"Dre, he'll play dope beats ... they're automatic," 50 described of the studio process. "[He'll say], 'These are the hits, 50. So pick one of these and make a couple of singles or something.' The very first time he heard [me rap on] 'In Da Club' he said, 'Yo, I didn't think you was going to go there with it, but, you know, it works.' He was probably thinking of going in a different direction with that song. Then he expanded it into a hit record. [Dre and Em] made me a lot better, fast."

"There's not much fixing involved, which is a beautiful thing," Em said about 50.

50 came to Em and Dre with 30 songs, enough for almost three albums. According to the Queens MC, they had a difficult time choosing which songs to keep. Among those that made the grade were 50's first big hit, the blissfully simplistic "Wanksta," and sonic hurricane "What Up Gangsta," where 50 shouts out the gangs: "What up Blood/ What up cous/ What up Blood/ What up gangstaaa."

Get Rich Or Die Tryin'
Of course, an album coming out on Shady/Aftermath is going to have the production stamp of the head honchos. 50 shuttled back and forth for a couple of months, securing Em's vehement, grisly melodies in Detroit and Dre's piano and bass-driven g-funk in L.A.

Among the four soundscapes Dre masterminded on the album is "Heat," which blends piano chords, the sound of a gun being cocked and gunshots. On the cut, 50 uses a conversational flow to inflect his threats: "I'll do what I gotta do/ I don't care if I get caught," he rhymes. "The DA could play this muthaf---in' tape in court/ I'll kill you."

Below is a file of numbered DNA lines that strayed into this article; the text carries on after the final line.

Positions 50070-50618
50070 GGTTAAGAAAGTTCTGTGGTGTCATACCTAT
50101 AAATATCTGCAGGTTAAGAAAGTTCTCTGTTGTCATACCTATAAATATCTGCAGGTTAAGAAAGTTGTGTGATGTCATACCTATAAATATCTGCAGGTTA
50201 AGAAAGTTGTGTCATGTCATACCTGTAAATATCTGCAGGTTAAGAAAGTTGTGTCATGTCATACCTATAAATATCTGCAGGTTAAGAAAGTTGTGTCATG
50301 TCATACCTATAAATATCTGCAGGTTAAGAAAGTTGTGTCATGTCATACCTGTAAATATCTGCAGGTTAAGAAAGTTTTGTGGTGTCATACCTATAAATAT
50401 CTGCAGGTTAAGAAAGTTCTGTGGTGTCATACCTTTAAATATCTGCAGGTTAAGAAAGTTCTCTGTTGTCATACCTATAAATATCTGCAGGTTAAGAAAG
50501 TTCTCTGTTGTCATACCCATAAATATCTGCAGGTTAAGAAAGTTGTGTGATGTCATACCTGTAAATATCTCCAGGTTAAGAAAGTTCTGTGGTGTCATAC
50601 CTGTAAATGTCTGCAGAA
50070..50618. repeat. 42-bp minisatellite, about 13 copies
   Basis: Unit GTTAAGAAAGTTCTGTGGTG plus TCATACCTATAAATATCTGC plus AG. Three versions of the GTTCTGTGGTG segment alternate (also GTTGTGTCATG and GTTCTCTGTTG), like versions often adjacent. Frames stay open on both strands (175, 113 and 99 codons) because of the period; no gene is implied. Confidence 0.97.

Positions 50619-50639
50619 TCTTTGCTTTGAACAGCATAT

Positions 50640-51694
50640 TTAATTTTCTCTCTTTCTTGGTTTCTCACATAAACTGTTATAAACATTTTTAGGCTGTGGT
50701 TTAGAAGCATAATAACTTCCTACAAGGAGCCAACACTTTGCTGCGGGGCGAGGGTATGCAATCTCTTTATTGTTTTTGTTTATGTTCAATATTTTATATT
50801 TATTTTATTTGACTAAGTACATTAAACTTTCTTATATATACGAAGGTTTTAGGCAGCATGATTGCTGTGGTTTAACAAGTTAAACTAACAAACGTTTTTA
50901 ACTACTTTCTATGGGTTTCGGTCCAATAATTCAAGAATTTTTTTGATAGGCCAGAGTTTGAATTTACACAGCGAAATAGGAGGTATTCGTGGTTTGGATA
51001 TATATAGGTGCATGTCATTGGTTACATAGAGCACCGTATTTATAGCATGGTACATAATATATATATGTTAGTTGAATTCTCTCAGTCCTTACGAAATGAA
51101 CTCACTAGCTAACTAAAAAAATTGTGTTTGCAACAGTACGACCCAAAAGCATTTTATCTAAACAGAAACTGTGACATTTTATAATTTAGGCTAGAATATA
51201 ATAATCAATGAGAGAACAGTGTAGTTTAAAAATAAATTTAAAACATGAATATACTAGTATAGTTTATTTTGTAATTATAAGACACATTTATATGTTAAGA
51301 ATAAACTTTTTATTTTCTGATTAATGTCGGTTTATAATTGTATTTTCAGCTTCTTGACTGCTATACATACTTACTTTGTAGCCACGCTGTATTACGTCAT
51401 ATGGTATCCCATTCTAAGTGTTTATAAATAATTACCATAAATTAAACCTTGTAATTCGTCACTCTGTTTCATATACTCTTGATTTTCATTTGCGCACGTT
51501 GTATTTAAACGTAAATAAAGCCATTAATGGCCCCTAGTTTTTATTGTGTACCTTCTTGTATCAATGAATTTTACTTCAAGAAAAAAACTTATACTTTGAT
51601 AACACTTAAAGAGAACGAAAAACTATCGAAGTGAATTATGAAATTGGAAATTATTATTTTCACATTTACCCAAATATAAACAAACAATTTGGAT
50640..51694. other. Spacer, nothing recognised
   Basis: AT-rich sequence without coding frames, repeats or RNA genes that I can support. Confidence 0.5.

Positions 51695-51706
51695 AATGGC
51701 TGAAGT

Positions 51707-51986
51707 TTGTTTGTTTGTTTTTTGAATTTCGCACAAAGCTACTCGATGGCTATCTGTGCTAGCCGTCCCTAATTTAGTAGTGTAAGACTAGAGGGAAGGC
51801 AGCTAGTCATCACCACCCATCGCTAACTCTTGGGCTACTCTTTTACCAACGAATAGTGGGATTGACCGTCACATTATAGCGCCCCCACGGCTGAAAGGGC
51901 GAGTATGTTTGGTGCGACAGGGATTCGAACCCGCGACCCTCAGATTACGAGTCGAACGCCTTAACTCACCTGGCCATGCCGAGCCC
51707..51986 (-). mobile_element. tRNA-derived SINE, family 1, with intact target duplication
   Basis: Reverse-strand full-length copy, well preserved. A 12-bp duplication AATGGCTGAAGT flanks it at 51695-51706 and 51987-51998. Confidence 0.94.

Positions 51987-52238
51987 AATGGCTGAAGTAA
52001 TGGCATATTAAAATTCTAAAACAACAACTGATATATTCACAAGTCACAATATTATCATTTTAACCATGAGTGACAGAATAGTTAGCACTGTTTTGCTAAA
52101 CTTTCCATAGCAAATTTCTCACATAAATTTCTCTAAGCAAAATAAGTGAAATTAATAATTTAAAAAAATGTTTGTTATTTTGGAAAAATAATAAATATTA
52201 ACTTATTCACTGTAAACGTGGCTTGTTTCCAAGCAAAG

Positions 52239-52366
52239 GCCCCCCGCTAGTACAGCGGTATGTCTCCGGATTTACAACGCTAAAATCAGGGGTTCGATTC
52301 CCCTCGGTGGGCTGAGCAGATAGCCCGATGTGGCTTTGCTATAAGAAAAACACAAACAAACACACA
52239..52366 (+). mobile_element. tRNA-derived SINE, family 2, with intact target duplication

Meanwhile, Em, who produced two beats and co-produced a couple of others, grants his signee's wish on "Patiently Waiting," where 50 uses another of his myriad of flows, this time slithering across the track and rhyming about how long he's been yearning for a dope beat.

"Em is so talented it becomes annoying," 50 said with a laugh. "Every time we go to the studio, he's got something new to play and it's like, 'Oh man, I gotta have something new to play, too.' Em is the rapper's rapper. He listens to everything. Every word, every slang, if you change something he's going to hear it all."

50 says that he and Em have formed a friendship outside the studio, but haven't had too much time to hang out because of their rigorous schedules. Among the things they talk about when they do touch base are raising their children and those hip-hop haters.

"More people hate Eminem than 50 Cent because Eminem is number one," 50 explained. "It's just a different class of people that hate Eminem [than hate me]. People that hate Eminem get a headache every time they see his face because he's so good. You got actors out there that still don't have films that break $100 million, but Eminem [did that on his] first go around."

NEXT: 'Oh sh--, somebody shot me in the face!' And 50 gets caught with crack in his sneakers ...
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Photo: Shady/Aftermath

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 "In Da Club"
Get Rich or Die Tryin'

Get Rich or Die Tryin'

 "Many Men [Wish Death]"
Get Rich or Die Tryin'

 "Patiently Waiting"
featuring Eminem
Get Rich or Die Tryin'